by Elizabeth Stoddard
When was the last time you walked out of a movie theater with a full heart? For me, it happened when I saw Queen of Katwe. Mira Nair, an Indian-American director (an admitted favorite of mine) who splits time between New York and Uganda, assembles an outstanding cast and invites the viewer into the lives of a family living on the edges of Kampala.
Phiona (newcomer Madina Nalwanga) is the second daughter of an overwhelmed, uneducated widow (Lupita Nyong’o, in her first live-action role since 12 Years a Slave) working hard to feed her family. Adolescent Phiona and her brother Brian (Martin Kabanza, another newcomer!) hawk maize on the roadside until they run across a club/ministry for the children of Katwe led by Robert Katende (David Oyelowo). They are drawn into the world of chess, where Phiona’s young coach Gloria (Nikita Waligwa) tells her, “In chess the small one can become the big one. That is why I like it.”
Oyelowo and Nyong’o are the major stars here and shine accordingly, but they truly support the younger actors. Nair captures honest and endearing performances from these Ugandan children. The story allows even the supporting characters to be dimensional, so we’re not surprised at the responses of Gloria or Benjamin (Ethan Nazario Lubega) to game losses. There’s also a perfect level of emotional honesty in the portrayal of Phiona and her family and how they deal with their circumstances. Certainly there are sacrifices made by characters in the film, but there’s a lack of brutal irony.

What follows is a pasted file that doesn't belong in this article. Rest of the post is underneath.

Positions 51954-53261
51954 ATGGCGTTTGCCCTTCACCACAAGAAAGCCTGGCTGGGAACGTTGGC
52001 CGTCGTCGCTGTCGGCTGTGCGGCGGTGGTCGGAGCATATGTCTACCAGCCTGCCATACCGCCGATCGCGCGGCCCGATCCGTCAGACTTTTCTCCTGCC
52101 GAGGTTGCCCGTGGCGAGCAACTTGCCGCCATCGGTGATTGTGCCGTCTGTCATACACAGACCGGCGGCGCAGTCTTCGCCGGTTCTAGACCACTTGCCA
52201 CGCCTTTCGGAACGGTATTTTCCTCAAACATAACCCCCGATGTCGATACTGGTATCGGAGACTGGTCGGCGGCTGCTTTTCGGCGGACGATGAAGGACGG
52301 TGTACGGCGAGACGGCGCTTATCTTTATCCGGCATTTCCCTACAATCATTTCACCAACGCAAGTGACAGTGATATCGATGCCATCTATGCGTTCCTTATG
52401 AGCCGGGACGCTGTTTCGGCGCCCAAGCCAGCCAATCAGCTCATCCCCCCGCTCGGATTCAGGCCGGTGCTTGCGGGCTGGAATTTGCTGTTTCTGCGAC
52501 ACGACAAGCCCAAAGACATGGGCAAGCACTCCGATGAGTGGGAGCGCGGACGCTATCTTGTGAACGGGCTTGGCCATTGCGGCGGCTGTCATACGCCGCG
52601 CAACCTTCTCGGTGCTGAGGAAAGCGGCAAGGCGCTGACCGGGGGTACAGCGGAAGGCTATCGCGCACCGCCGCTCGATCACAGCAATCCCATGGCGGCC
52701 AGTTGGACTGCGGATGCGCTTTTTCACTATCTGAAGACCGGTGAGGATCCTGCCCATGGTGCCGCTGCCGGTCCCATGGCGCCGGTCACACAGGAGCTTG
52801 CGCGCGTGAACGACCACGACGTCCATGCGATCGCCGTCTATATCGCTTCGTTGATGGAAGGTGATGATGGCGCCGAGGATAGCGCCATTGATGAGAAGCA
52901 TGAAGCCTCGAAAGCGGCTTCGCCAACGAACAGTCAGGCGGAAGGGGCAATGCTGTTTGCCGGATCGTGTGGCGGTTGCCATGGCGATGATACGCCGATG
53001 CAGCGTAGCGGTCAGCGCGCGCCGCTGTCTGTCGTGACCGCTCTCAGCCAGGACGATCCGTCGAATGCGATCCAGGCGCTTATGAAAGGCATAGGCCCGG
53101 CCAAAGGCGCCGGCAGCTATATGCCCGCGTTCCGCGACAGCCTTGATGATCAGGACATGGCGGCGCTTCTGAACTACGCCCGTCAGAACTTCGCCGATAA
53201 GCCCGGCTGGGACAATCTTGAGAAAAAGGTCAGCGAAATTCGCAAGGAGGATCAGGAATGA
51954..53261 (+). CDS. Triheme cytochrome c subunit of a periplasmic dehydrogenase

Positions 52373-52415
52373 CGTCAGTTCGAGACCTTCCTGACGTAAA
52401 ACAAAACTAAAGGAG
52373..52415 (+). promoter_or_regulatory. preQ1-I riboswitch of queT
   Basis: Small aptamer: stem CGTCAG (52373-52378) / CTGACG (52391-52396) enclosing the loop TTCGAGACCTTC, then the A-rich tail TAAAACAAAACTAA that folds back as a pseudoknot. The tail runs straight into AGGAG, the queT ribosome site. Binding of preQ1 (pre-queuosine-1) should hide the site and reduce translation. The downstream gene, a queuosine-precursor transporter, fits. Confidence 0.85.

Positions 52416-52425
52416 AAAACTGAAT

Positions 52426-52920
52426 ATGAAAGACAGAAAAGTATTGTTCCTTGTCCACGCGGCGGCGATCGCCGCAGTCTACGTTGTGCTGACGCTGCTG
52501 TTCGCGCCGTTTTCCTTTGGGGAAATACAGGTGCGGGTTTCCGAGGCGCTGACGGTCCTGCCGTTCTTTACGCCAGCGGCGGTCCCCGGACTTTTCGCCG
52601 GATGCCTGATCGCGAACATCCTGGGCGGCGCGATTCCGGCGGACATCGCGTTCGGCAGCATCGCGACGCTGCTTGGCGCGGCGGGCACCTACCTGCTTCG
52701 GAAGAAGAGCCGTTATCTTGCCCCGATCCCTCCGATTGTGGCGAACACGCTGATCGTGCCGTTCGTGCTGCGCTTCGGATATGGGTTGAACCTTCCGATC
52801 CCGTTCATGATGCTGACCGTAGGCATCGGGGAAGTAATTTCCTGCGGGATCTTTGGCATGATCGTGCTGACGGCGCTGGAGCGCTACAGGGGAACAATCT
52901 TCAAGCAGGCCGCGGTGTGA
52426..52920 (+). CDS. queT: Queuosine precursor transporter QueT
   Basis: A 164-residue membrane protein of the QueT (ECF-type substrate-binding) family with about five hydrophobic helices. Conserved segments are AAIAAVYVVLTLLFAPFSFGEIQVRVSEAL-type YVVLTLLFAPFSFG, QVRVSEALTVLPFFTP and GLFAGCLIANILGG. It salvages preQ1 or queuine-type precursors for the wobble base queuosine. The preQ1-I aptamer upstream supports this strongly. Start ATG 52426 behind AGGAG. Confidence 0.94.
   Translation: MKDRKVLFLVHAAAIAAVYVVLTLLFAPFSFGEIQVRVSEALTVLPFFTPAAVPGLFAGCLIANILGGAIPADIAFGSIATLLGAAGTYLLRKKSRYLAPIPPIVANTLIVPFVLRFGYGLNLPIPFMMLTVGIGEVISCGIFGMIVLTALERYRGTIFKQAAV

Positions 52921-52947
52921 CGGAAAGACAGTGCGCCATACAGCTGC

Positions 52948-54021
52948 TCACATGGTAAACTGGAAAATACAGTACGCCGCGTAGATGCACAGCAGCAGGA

Given the rhythms of the speech in Queen of Katwe, the focus on a young girl’s journey, and the vibrancy of the costuming and setting, there’s never a doubt that this is a nontraditional sports film. There’s no white savior to rescue Phiona… only the support system she builds among the kids in her group (the Pioneers), her coach Katende, her siblings, and her mother. With her proficiency at the game, Phiona becomes her own hero.
2016 has been a pretty lousy year. We can’t wait for this contentious election to finally be over. We mourn the loss of amazing talents; we’re disappointed by others who held much promise. Death is a constant in our media landscape, and it’s hard to hold out much hope. Yet a movie like Queen of Katwe does, and it instills hope in the viewer as they watch.
It’s not a false hope, or a feeling packed with saccharine. You see the struggle these characters work through, and the depth of their resilience and the utter goodness to them, and you feel deeply inspired. You may walk out of the theatre still singing along with the closing song “#1 Spice,” attempting to create as keen and sharp a snap with your fingers as the kids do in the movie. Even if you can’t quite get it, your heart is still brimming. And in such a year, at such a time, the necessity of such a film cannot be diminished.